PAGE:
Monthly Archives: October 2011

Black firsts blog: Barbara Blake Hannah

This week at the Black Entertainment, Film, Fashion, Television and the Arts awards in London, Barbara Blake Hannah received the Beffta Lifetime Achievement award for “opening the doors for black media in England”.

Barbara, who now heads up Jamaica’s Reggae Film Festival and has several films and books to her name, including Rastafari – The New Creation, said: “It’s great to be recognised after all this time.”

I was so pleased when I read about the award because, way back in the late 1960s, I remember the shock, and at the same time, the excitement of walking into the front room and seeing a black woman presenter on the television – Barbara Blake.

This was a first! We had never seen a black presenter before on TV. I was mesmerized. For a while I was more interested in just ‘looking at her’ – feeling proud, and noting the way she dressed, wondering how she managed to keep her hair so nicely in place – and less on what she had to say.

Some years later I had the pleasure of meeting Barbara, in person, when she came to Handsworth, Birmingham.

It was in 1968 that Barbara was appointed one of three on-camera reporter/interviewers on Thames TV’s daily evening news show, Today with Eamon Andrews.

Her TV presence was short lived but her story reveals much of the working climate in those days. About her experiences, she wrote “After nine months my contract was terminated and I was told that the producers were under pressure from viewers who called in daily to say ‘Get that n****r off our screens’. My next job was in a similar capacity with ATV Birmingham’s Today show aired during a time when Enoch Powell had made immigration a major issue. I could not get a hotel room in that city and had to return each night to London and commute each morning by train back to Birmingham, until I finally got a room at the YWCA.”

A true pioneer and one who rightly deserves to be honoured.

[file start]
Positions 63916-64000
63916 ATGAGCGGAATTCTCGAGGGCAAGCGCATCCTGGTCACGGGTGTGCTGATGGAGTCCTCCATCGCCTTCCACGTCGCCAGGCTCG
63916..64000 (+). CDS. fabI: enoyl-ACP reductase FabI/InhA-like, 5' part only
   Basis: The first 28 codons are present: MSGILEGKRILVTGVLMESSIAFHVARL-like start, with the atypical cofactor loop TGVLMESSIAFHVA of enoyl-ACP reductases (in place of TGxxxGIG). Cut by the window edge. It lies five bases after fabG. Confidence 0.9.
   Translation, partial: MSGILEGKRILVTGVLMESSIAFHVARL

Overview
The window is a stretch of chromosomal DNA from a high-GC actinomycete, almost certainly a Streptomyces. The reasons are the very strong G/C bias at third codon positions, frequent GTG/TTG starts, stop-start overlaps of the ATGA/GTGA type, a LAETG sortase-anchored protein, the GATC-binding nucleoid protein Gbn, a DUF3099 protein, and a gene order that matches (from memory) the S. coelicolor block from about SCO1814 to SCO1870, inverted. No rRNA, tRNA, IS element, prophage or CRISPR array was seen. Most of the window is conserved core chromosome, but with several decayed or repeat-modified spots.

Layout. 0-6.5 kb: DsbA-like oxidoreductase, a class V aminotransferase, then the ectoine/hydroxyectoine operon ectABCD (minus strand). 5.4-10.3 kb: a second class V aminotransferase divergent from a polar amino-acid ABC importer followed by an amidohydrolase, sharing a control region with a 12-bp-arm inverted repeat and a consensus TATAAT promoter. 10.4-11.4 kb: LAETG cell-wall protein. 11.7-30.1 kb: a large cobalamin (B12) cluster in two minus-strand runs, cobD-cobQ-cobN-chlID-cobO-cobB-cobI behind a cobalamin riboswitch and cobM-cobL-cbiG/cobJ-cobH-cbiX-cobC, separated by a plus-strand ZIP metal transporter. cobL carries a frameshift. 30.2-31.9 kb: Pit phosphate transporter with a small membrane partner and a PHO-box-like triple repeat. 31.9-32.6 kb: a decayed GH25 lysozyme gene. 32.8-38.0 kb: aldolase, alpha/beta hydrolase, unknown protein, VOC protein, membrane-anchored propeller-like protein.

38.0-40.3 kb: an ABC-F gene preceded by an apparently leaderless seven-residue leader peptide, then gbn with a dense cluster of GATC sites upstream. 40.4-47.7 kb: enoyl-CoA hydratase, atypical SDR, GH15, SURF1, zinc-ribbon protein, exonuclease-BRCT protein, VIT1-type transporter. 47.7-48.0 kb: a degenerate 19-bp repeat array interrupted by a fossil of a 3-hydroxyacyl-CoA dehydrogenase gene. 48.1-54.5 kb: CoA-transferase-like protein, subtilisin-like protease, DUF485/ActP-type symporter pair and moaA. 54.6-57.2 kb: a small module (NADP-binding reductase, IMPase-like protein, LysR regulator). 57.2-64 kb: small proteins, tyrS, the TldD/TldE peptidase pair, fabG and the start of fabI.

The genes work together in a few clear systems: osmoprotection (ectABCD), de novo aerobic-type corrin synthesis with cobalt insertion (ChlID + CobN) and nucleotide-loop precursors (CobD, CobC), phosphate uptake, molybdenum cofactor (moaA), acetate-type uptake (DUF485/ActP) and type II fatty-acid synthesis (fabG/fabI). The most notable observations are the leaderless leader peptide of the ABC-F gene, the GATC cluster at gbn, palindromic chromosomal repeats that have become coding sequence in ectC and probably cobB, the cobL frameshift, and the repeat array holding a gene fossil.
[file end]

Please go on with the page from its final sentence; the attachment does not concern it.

You can see Barbara as she appeared on TV in the 1960s here

She also wrote about her early television experiences in this article which appeared in The Guardian.

Why a black firsts blog?

One of the projects I did a lot of research for when I was in charge of Handprint, but which never saw the light of day, was a book called Black Firsts. The idea was inspired by the very popular series of books by the American publishers Empak, which Handprint distributed in the UK.

The Empak books celebrated the achievements of Afro-Americans in the fields of science, arts and culture and politics. Although the books focused exclusively on black Americans, they proved to be very popular in British schools where teachers were looking for materials that projected positive images of black achievement.

As the Handprint press cuttings library began to grow, I realised that it might be possible to put together something similar about African Caribbean people in the UK.

I had all but forgotten about this unrealised project until I began work on this website. Then, as I began to trawl through the Handprint archives in our spare room, I came across a battered old manilla folder with scores of newspaper cuttings – everything from the first black footballer to play for England (Viv Anderson) to The first black woman mayor (Lydia Emelda Simmons) and much more besides.

The reasons for publishing information about black firsts have changed since the 1980s, of course. Then, the need for positive images of black achievement was critical in the face of the almost incessant torrent of negative reports about black people in the media, which sustained and fueled the institutional racism endemic in almost every section of British society.

Thirty years on, the landscape is clearly very different. But I think there’s a real value in recalling some of these pioneering figures, and the struggles they had to go through to make their mark. So I’m going to be posting some of the contents of that battered manilla folder on a regular basis because, as Marcus Garvey reminds us “a people without a past are a people without a future”.